While some aircraft will be used to replace existing equipment, this clearly indicates that the Middle East and Asia Pacific will experience the highest fleet growth rates in the coming years (and, by extension, the highest traffic growth) and will achieve this with younger, more efficient aircraft. By contrast, this suggests that North America’s growth is slowing and its fleet is ageing.

Aircraft orders* and aircraft in service by region as at 18-Feb-2014



In service

Orders as
% of number in service

Middle East




Asia Pacific








Latin America




North America








CAPA Airline Fleet and Finance Summit 25/26-Mar-2014; Singapore
Capella, Sentosa Island

Asia Pacific leads in narrowbody orders…

Looking at the number of narrowbody orders by region further reinforces the numerical supremacy of the traditional three major regions, with Asia Pacific leading the number of narrowbody orders, around 600 aircraft ahead of North America and Europe, which are on almost exactly the same number as each other.

Global fleet narrowbody jet orders by operator region* as at 18-Feb-2014

…thanks to Asia Pacific’s LCCs

In fact, the three leading regions’ full service carriers have a broadly similar number of narrowbody orders (roughly 600-700 each). The Asia Pacific region’s 600 additional narrowbody orders overall relative to the other two main regions are almost entirely due to its LCCs, who have ordered more than 1,400 narrowbodies, compared with around 750 to 800 ordered by LCCs in each of Europe and North America.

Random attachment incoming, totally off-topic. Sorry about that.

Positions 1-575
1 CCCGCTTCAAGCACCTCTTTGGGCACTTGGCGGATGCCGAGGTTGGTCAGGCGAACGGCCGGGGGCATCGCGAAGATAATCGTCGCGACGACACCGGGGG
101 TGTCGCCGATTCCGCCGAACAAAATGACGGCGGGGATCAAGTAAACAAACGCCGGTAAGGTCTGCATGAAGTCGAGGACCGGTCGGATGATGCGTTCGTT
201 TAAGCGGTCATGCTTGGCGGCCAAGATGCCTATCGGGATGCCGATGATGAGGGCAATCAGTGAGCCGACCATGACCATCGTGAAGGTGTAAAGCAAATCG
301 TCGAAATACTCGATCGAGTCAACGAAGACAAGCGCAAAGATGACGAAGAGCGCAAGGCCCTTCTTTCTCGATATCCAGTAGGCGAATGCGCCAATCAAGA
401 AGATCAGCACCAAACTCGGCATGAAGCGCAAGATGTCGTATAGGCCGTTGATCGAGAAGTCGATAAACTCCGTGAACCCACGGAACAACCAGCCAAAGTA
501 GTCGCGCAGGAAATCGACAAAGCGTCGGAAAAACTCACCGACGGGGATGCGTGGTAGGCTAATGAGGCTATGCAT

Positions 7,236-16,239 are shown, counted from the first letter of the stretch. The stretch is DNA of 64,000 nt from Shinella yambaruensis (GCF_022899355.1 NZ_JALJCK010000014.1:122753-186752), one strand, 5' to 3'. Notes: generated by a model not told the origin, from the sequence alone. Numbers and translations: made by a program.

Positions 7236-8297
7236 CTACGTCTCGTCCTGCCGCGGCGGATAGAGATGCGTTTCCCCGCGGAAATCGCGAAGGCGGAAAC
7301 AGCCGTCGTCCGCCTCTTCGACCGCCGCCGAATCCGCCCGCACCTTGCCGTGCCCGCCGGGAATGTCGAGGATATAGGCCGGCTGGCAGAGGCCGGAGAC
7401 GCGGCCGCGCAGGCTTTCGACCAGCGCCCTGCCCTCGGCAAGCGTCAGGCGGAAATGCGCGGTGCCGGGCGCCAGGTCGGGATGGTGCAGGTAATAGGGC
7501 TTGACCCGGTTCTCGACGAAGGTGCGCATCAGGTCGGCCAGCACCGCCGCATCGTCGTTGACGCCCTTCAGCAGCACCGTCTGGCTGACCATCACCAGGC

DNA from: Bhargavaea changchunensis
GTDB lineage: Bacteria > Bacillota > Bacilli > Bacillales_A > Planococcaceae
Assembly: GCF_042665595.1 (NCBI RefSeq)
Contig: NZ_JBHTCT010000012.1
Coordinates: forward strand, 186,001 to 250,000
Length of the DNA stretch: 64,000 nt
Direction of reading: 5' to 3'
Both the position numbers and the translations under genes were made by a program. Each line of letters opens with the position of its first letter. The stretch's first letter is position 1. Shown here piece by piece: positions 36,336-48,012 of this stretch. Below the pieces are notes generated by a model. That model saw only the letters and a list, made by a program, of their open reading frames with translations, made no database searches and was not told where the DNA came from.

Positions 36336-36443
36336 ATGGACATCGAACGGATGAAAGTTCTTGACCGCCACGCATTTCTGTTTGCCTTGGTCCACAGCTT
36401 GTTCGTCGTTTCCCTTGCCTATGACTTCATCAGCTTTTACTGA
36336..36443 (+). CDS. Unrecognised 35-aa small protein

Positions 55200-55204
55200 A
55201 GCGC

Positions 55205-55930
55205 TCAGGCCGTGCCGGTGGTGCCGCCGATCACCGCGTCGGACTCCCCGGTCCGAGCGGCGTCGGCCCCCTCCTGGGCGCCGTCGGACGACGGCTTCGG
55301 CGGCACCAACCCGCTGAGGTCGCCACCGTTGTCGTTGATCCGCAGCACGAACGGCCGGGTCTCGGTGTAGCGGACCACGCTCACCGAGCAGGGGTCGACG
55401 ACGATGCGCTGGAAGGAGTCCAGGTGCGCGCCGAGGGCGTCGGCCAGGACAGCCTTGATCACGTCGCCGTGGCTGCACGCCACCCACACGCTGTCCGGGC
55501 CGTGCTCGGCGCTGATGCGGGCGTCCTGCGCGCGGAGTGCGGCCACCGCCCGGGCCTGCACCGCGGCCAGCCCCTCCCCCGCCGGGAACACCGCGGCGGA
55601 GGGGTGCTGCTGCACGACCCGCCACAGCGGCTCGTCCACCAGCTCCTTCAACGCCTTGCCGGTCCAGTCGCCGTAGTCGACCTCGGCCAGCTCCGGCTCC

In each region, LCC orders for narrowbodies are more than FSC orders, pointing the way for further market share gains on short/medium-haul routes by the LCC model (in all its forms). With the penetration of air travel generally lower in Asia Pacific, particularly the emerging market countries of the region, it seems that, to some extent and in some markets, new flyers may be bypassing the traditional legacy model in favour of the more affordable option on short/medium-haul. 

However, the significantly higher number of LCC narrowbody orders compared with FSCs in Asia Pacific also reflects the fact that many FSCs have not yet made their next generation narrowbody decision, while their low-cost competitors have already placed major orders.

Global full service carrier narrowbody jet orders by operator region* as at 18-Feb-2014

Global LCC narrowbody jet orders by operator region* as at 18-Feb-2014

The Middle East has broken into the top two regions for widebody orders

When it comes to widebody orders, it is clear that a very different pattern is emerging that cuts right across the old world order. North America is relegated to fourth place in widebody orders, while the Middle East leapfrogs both it and Europe to take second place behind Asia Pacific, whose 864 orders are more than those of Europe and North America combined. The Middle East’s 596 orders are almost double those of North America.

The supremacy of Asia Pacific and the Middle East in widebody orders is stark evidence that the so-called developed economies of North America and Europe, for so long the dominant forces in global aviation, have lost the future of global air traffic (as opposed to regional air traffic) to what they used to call the Orient.